As the season ushers in cooler weather and people start spending more time gathering indoors, getting vaccinated is important to help protect against certain respiratory diseases, like COVID-19. We’ve seen hospitalizations associated with COVID-19 rise and fall, but COVID-19 has never gone away.PHOTO CREDIT: SHUTTERSTOCK
We’re sure you have questions – it’s okay to be curious! So, if you’re wondering whether you need any vaccines, if you’re eligible or just why you should get one of them, we’ve got some answers, per the CDC.PHOTO CREDIT: SHUTTERSTOCK
Respiratory diseases evolve and can affect people in different ways
Some of the viruses that cause respiratory diseases, like the SARS-CoV-2 virus that causes COVID-19, evolve and change. Protection provided by COVID-19 vaccines may decrease over time, so staying up to date on vaccinations is critical in training your immune system to recognize and help fight against recent strains.1
COVID-19 can affect anyone and cause symptoms that can range from mild to very severe. Some people are more likely than others to get very sick with COVID-19, which can lead to severe illness, hospitalization and death. People with certain risk factors are more likely to get very sick with COVID-19 – particularly people over 50 or with certain medical conditions, including being overweight or a smoker, having heart or chronic lung conditions, chronic kidney disease, diabetes or a weakened immune system.2 Approximately 75% of American adults have at least one risk factor3, and according to the CDC, the more risk factors you have, the greater the likelihood of getting very sick with COVID-19.2PHOTO CREDIT: SHUTTERSTOCK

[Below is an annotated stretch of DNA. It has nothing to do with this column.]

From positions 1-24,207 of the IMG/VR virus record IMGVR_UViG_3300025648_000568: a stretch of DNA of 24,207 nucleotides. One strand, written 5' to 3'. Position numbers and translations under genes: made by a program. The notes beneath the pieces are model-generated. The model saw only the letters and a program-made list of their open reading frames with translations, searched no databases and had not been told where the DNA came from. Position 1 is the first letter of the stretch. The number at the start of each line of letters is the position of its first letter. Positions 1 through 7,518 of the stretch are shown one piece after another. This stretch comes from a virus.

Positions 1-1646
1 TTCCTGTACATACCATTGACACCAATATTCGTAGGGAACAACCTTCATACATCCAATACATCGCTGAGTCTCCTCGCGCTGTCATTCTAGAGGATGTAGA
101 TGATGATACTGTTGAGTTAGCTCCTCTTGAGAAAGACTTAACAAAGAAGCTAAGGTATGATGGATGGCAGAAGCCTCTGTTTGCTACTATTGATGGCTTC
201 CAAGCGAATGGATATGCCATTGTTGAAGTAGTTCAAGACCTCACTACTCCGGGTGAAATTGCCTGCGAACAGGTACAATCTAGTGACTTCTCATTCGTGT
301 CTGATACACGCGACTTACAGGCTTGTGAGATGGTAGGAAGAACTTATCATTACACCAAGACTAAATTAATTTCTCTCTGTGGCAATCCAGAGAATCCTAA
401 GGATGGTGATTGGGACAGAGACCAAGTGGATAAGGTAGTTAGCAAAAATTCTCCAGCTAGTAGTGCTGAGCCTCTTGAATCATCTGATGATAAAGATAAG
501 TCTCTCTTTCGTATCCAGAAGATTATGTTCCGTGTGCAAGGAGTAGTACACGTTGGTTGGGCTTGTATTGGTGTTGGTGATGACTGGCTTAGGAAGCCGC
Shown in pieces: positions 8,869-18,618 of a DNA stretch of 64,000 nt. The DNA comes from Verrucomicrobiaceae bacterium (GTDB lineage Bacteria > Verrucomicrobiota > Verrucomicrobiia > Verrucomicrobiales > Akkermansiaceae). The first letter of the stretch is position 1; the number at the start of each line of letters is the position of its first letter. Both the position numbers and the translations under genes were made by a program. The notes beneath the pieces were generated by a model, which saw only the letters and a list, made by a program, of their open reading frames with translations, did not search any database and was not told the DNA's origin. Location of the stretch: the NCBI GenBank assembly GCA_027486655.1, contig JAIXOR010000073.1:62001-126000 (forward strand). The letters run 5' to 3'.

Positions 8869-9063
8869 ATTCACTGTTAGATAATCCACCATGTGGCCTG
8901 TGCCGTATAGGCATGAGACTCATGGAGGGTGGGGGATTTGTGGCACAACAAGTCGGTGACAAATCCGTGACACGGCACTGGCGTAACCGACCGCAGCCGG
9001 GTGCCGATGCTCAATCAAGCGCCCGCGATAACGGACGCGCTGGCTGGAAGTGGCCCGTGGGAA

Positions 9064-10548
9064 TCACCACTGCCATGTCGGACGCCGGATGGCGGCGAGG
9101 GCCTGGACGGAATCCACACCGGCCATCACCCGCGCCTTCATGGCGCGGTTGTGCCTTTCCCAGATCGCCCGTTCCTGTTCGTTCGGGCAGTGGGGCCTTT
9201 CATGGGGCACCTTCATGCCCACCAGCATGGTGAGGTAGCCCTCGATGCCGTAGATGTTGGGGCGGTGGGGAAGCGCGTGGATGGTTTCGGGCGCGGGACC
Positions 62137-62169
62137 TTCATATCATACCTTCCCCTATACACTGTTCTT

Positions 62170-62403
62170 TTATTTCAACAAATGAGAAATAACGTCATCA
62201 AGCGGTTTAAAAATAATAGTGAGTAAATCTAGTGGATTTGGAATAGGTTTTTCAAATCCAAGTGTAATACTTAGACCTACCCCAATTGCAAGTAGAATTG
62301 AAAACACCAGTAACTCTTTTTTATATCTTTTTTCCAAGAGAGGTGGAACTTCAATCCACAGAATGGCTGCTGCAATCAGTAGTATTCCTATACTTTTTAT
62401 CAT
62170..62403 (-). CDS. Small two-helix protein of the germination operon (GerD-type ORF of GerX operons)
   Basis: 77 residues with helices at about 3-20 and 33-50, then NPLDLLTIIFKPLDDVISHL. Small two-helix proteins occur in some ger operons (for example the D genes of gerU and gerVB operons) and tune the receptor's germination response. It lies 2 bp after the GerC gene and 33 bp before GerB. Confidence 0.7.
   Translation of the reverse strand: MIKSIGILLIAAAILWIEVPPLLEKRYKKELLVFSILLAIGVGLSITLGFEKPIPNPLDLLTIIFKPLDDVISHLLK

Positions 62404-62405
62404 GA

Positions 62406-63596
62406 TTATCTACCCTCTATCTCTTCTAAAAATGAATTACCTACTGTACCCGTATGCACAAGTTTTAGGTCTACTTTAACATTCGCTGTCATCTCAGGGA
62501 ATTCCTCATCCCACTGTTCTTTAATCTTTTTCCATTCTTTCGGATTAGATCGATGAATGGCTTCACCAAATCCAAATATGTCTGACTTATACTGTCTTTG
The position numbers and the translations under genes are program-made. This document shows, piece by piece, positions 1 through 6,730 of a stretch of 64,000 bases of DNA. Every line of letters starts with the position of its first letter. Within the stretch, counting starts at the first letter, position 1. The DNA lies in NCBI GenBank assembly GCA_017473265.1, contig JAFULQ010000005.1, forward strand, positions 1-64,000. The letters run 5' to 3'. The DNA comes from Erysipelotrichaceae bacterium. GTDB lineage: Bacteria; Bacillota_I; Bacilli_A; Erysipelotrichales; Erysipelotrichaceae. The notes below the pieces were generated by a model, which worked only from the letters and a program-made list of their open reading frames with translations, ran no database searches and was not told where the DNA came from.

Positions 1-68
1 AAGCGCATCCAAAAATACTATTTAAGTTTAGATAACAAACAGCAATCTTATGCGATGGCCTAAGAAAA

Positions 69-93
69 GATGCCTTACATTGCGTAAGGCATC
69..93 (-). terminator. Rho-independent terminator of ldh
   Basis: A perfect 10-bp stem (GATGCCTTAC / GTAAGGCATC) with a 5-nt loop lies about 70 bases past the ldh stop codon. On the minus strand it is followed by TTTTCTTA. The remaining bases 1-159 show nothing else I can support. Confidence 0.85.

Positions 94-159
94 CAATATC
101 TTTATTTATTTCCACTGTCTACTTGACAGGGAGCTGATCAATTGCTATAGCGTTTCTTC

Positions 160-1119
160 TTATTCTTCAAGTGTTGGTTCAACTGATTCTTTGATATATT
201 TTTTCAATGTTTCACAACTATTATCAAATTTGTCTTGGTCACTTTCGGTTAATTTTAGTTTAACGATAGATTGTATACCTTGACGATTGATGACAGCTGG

Staying up to date on vaccinations is key
Per the CDC’s recommendations, this season’s updated COVID-19 shots are designed to help protect against recent variants and are available in the US to eligible individuals 6 months of age and older.
If you’re still finding yourself asking questions, talk to your healthcare provider. Vaxassist.com is also a valuable resource where you can find information about eligibility, where the vaccine is available in your area and how to schedule an appointment. The CDC says you can get a COVID-19 shot at the same time as your flu shot if you’re due for both. Talk to your doctor or pharmacist to find out if they’re right for you. You may be able to save yourself a trip and get a head start on your holiday prep and planning.
Life looks different in 2023 than it did just a couple of years ago – we’ve shifted away from baking sourdough bread or trying whipped coffee and are back to having packed schedules again. But you still shouldn’t wait for fall and winter virus season to kick in to take action. Get ahead of your to-do list and ask your healthcare provider about scheduling your recommended vaccine appointments today.
1. Centers for Disease Control and Prevention. Stay Up to Date with COVID-19 Vaccines. https://www.cdc.gov/coronavirus/2019-ncov/vaccines/stay-up-to-date.html. Last updated September 15, 2023. Accessed on September 29, 2023.
2. Ajufo E, Rao S, Navar AM, Pandey A, Ayers CR, Khera A. U.S. population at increased risk of severe illness from COVID-19. Am J Prev Cardiol. 2021;6:100156. Published correction appears in Am J Prev Cardiol. 2021;6:100195.
3. Centers for Disease Control and Prevention. People with Certain Medical Conditions. https://www.cdc.gov/coronavirus/2019-ncov/need-extra-precautions/people-with-medical-conditions.html. Last updated May 11, 2023. Accessed on September 29, 2023.